'Apple effect' not seen in NAND market
For years, Apple Computer Inc.'s new product introductions have jumpstarted the NAND flash-memory market. The so-called ''Apple effect'' would boost the fortunes—and bottom lines—of Hynix, Samsung, Toshiba and other NAND vendors, which sell product to Apple.
But ''so far in 2008, the NAND market has not experienced the 'Apple effect' seen in previous years, despite the upcoming 3G iPhone and the SSD option for the MacBook Air,'' according to a new report from Semico Research Corp.
The research firm was referring to new and upcoming products from Apple, one of the world's largest buyers of NAND flash. NAND is used for storage applications in the iPod and iPhone line of products.
''Consumer confidence is low due to the repercussions of the U.S. subprime mortgage crisis and consumer disposable income is hampered by rising prices at the gas pumps,'' according to Semico. ''These factors are having a dampening effect on consumer electronics sales.''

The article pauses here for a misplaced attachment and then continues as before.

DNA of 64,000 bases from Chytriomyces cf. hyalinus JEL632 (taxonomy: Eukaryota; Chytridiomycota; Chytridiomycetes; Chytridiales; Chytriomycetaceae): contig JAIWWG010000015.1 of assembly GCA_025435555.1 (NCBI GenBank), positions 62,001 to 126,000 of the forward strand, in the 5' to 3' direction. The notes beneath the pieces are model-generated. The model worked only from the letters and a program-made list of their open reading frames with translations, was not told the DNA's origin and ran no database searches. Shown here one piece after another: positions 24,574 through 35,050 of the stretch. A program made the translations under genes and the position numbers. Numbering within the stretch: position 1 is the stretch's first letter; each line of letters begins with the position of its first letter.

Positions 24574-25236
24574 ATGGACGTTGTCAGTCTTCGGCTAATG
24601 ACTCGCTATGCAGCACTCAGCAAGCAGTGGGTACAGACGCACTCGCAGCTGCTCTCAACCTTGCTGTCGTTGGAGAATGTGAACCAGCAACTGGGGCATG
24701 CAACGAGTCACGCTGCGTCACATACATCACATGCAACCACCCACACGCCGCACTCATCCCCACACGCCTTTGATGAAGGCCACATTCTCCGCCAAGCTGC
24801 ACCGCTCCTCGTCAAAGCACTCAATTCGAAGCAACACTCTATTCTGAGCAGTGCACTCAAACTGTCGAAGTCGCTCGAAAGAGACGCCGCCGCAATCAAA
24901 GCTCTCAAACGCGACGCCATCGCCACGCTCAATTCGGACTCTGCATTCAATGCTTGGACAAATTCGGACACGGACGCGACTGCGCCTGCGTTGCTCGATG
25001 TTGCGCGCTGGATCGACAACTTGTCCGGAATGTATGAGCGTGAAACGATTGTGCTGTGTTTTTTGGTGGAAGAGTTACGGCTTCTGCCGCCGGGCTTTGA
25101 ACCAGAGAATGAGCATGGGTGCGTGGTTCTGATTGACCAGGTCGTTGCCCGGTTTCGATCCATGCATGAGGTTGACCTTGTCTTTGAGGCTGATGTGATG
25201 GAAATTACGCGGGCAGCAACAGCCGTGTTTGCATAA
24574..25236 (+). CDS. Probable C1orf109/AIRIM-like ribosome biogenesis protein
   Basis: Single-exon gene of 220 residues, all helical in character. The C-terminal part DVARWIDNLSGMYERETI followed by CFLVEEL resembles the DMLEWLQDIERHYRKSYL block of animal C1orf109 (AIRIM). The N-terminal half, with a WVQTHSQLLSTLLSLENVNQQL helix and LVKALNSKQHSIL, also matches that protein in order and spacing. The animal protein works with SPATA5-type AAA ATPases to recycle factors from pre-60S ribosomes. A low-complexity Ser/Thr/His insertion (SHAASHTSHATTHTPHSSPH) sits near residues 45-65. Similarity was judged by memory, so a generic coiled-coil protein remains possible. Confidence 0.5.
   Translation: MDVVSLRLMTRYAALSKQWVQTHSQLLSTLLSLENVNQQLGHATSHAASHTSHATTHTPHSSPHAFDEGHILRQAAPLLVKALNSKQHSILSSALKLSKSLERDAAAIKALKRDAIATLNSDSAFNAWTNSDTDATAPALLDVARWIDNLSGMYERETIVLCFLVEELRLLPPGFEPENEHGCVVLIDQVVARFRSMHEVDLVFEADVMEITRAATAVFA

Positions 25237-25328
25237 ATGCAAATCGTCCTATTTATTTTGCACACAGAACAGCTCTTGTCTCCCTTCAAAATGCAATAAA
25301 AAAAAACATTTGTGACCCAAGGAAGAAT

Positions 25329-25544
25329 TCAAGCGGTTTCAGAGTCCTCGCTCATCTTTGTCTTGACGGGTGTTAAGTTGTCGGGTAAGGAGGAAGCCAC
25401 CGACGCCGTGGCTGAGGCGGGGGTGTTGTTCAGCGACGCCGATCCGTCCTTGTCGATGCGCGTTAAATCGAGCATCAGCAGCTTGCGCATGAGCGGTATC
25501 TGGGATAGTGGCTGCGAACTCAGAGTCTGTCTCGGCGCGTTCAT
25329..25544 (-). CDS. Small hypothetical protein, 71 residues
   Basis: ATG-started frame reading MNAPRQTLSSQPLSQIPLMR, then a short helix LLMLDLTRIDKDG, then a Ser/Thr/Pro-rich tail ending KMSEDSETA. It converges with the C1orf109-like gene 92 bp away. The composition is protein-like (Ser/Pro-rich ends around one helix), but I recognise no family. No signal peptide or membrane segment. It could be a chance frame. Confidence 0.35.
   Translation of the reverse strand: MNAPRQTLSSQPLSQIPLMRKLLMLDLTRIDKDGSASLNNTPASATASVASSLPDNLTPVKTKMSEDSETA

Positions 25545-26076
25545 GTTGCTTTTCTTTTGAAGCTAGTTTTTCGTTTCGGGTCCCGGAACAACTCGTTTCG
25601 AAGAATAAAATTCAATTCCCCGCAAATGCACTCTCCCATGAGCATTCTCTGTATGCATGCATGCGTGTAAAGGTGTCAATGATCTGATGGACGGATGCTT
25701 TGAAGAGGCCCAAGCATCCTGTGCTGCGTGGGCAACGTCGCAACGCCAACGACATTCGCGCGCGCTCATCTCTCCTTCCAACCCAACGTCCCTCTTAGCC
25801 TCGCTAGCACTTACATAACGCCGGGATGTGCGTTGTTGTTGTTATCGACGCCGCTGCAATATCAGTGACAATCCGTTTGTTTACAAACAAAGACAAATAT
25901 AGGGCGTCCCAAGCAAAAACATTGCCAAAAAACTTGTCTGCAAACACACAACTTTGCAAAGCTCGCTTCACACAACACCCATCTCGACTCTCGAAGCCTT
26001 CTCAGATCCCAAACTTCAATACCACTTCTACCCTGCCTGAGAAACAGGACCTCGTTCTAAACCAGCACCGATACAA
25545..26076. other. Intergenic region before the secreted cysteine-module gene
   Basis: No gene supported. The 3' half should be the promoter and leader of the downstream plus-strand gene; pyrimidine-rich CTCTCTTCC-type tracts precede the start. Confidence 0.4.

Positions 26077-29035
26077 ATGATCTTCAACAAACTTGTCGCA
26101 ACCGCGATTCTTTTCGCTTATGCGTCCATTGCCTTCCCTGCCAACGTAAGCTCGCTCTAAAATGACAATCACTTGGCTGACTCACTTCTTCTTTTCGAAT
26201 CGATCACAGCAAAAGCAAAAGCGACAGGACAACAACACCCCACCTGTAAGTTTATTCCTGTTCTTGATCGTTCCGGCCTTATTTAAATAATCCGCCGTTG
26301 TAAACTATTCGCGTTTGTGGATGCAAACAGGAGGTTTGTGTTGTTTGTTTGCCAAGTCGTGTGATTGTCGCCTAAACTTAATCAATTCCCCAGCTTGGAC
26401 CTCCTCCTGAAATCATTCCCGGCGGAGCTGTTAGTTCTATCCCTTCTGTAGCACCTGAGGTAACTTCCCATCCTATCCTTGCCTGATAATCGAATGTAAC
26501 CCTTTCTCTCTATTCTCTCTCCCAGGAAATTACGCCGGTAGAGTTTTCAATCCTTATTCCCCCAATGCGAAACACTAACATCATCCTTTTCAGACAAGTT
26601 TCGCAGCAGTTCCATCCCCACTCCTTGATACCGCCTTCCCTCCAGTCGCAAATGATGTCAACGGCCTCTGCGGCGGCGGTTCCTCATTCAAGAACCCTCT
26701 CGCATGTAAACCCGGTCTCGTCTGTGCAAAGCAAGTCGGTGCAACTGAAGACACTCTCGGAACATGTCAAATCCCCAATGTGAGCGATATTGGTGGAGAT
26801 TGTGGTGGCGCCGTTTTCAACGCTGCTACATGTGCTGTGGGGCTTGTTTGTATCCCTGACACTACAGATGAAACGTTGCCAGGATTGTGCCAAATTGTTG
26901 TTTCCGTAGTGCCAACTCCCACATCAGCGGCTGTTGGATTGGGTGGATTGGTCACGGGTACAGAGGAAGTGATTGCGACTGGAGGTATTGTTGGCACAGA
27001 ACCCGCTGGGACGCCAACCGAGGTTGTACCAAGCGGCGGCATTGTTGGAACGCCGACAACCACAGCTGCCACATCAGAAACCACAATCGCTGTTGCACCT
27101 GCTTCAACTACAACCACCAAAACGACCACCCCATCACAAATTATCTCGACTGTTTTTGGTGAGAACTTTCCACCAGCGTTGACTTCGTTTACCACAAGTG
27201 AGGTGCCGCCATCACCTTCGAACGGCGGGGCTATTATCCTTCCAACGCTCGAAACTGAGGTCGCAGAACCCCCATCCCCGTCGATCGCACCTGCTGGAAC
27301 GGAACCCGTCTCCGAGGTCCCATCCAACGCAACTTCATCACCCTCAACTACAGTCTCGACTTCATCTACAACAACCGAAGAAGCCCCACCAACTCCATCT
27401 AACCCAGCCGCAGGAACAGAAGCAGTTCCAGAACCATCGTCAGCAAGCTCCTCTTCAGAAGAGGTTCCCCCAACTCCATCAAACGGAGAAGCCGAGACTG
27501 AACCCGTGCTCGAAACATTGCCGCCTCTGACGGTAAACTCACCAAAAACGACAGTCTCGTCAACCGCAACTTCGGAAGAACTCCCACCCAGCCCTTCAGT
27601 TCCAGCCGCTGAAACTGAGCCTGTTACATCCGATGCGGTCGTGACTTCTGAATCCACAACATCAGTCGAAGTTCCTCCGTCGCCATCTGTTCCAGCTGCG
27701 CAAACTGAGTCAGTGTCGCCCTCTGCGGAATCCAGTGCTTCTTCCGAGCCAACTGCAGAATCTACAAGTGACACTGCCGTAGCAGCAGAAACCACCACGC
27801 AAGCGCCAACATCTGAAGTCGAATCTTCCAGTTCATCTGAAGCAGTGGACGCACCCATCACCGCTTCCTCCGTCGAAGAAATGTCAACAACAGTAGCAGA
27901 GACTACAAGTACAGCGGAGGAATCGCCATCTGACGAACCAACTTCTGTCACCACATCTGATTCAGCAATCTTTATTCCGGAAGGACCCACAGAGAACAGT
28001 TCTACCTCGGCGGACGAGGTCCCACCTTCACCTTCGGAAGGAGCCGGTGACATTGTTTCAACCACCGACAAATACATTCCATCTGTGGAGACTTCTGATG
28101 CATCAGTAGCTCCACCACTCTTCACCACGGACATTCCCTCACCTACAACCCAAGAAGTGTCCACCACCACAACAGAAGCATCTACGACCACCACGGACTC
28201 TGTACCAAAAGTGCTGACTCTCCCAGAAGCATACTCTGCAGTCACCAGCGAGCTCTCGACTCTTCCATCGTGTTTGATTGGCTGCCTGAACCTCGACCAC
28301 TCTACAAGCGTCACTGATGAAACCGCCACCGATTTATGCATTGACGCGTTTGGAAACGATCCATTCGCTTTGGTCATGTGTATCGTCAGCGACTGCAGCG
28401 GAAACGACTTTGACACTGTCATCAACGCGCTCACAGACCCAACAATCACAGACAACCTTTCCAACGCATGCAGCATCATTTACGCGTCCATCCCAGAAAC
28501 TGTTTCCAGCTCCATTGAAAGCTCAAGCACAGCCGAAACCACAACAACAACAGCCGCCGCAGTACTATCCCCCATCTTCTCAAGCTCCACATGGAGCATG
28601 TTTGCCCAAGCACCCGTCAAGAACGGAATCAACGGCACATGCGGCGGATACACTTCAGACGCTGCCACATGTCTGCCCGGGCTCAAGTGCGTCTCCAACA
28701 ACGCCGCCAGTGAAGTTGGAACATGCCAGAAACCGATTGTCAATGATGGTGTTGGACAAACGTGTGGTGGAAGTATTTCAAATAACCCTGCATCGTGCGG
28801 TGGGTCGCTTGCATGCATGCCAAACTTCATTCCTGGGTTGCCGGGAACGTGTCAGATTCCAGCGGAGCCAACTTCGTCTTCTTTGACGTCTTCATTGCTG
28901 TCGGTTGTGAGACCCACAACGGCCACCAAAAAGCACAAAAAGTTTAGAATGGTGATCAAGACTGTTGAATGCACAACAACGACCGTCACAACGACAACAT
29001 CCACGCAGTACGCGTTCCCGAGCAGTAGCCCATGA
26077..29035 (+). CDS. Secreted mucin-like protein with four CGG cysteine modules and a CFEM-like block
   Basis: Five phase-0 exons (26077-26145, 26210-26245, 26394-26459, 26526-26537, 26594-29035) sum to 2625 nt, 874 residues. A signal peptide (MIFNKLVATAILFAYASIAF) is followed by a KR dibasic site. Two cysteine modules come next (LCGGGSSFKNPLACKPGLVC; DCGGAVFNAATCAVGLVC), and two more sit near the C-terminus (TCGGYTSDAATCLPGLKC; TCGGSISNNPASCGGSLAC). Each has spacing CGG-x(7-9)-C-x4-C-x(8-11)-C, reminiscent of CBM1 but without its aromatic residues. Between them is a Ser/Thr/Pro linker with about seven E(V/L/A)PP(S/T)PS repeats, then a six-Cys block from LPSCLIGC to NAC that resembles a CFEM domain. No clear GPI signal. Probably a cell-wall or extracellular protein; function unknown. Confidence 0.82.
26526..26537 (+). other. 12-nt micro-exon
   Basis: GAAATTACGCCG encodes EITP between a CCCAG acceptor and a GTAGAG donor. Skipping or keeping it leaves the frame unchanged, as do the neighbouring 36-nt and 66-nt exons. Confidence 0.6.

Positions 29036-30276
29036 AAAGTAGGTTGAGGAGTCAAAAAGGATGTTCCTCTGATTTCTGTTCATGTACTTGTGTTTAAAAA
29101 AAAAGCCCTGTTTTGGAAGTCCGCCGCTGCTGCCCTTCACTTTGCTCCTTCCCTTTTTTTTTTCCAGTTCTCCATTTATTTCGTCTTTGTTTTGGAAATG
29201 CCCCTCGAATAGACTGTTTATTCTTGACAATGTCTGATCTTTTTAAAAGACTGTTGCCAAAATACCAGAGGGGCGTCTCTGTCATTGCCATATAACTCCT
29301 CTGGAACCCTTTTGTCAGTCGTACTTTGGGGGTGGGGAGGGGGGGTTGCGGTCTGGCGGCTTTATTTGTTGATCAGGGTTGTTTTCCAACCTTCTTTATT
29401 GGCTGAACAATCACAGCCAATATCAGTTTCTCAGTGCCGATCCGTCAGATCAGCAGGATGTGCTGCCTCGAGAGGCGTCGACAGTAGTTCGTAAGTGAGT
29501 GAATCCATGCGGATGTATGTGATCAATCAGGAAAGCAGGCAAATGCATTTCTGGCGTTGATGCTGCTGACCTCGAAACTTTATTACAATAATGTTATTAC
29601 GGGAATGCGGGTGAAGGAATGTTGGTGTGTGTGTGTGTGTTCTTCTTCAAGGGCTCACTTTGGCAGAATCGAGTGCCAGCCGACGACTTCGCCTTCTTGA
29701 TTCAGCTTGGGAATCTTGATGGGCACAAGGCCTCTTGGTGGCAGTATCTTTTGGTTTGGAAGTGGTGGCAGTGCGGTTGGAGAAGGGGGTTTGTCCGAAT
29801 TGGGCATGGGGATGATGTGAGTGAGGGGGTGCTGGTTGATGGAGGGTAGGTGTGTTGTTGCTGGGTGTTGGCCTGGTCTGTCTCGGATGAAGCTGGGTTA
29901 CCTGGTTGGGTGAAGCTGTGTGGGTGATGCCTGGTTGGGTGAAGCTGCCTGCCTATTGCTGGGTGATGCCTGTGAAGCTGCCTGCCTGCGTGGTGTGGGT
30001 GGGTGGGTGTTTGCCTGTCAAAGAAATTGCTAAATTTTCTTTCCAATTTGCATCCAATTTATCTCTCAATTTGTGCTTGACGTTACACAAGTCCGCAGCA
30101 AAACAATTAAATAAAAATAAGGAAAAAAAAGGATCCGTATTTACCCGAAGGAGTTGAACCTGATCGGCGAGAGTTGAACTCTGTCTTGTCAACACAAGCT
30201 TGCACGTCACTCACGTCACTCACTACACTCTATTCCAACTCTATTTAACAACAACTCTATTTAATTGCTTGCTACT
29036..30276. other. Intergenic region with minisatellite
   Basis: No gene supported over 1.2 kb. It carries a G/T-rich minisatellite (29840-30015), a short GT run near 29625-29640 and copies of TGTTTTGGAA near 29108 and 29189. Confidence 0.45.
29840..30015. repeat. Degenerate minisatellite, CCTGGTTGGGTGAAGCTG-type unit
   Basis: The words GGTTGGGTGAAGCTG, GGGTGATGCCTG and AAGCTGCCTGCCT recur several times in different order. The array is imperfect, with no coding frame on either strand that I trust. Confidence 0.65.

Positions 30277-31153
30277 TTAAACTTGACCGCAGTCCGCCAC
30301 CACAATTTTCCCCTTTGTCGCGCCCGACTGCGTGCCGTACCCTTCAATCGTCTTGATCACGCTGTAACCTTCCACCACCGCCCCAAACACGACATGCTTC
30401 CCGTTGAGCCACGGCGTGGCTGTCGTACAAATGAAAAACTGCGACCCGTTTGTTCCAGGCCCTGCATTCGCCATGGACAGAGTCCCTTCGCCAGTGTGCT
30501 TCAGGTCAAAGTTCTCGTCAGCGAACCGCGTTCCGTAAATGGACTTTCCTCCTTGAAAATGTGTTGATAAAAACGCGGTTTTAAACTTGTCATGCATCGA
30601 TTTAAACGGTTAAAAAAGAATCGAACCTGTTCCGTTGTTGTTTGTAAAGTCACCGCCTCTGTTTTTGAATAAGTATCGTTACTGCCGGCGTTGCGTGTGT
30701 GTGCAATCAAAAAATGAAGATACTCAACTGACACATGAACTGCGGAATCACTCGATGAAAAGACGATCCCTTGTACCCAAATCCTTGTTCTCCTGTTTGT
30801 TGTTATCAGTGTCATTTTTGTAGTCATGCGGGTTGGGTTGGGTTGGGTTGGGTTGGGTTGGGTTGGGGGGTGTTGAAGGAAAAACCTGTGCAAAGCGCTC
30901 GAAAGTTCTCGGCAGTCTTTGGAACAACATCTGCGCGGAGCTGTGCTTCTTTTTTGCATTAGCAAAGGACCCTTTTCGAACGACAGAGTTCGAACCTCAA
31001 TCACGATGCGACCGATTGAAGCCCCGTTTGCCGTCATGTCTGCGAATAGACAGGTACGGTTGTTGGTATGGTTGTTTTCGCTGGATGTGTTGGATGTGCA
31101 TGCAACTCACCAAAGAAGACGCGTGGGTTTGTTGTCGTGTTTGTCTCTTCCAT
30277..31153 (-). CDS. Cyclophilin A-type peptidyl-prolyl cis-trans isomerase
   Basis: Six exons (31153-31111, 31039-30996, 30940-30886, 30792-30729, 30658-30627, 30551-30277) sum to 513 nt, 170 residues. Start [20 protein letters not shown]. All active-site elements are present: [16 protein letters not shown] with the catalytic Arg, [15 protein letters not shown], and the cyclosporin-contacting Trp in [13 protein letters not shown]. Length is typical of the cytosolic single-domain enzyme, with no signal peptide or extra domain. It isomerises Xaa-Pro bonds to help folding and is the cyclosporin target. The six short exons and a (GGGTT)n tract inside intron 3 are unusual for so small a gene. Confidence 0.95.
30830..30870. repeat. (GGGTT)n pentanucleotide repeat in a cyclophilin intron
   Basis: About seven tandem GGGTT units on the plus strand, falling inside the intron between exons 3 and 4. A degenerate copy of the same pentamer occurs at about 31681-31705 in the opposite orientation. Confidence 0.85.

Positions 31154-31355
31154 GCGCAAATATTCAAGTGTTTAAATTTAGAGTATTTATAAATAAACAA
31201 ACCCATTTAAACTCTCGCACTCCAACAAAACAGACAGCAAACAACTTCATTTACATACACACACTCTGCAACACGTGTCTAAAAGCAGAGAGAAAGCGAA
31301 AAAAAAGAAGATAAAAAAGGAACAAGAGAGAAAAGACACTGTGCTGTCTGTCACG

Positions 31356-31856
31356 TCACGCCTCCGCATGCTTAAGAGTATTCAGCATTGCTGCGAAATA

Still, NAND unit shipments are expected to reach 3,528.5 million units in 2008 compared to 2,508.6 in 2007. NAND revenues will grow 13 per cent in 2008 compared to 25 per cent in 2007, according to the research firm.
Despite the growth, there are some bad signs for NAND. ''Although the data points indicate that there are about a million fewer 3G iPhones built in the June quarter (which is well documented and known), we believe that the difference has been pushed out into the September quarter,'' according to a report from FBR.
''And thus, on aggregate, we still expect 11 million 3G iPhones to be shipped in the time span of the June and September quarters,'' according to the report. ''However, due to weaker-than-expected handset/consumer electronics end markets, we still expect NAND prices to continue to weaken into 3Q.'''
For example, Micron Technology Inc.'s ''NAND outlook is mixed,'' said Daniel Amir, an analyst at Lazard Capital Markets. Last week, Micron posted a loss, due in part to the NAND downturn.
''NAND remains challenging, as inventory levels in the industry are relatively high,'' Amir said. ''For August, we expect ASPs to decline 22 per cent with bit growth of 20 per cent.''
On the brighter side, Micron ''expects to have 50 per cent of its production at 34nm by year-end, which could position the company as a cost leader,'' he said. ''Smartphone shipments ramping in the 2H should benefit MU, especially due to its high market share in the embedded NAND segment.''
- Mark LaPedus
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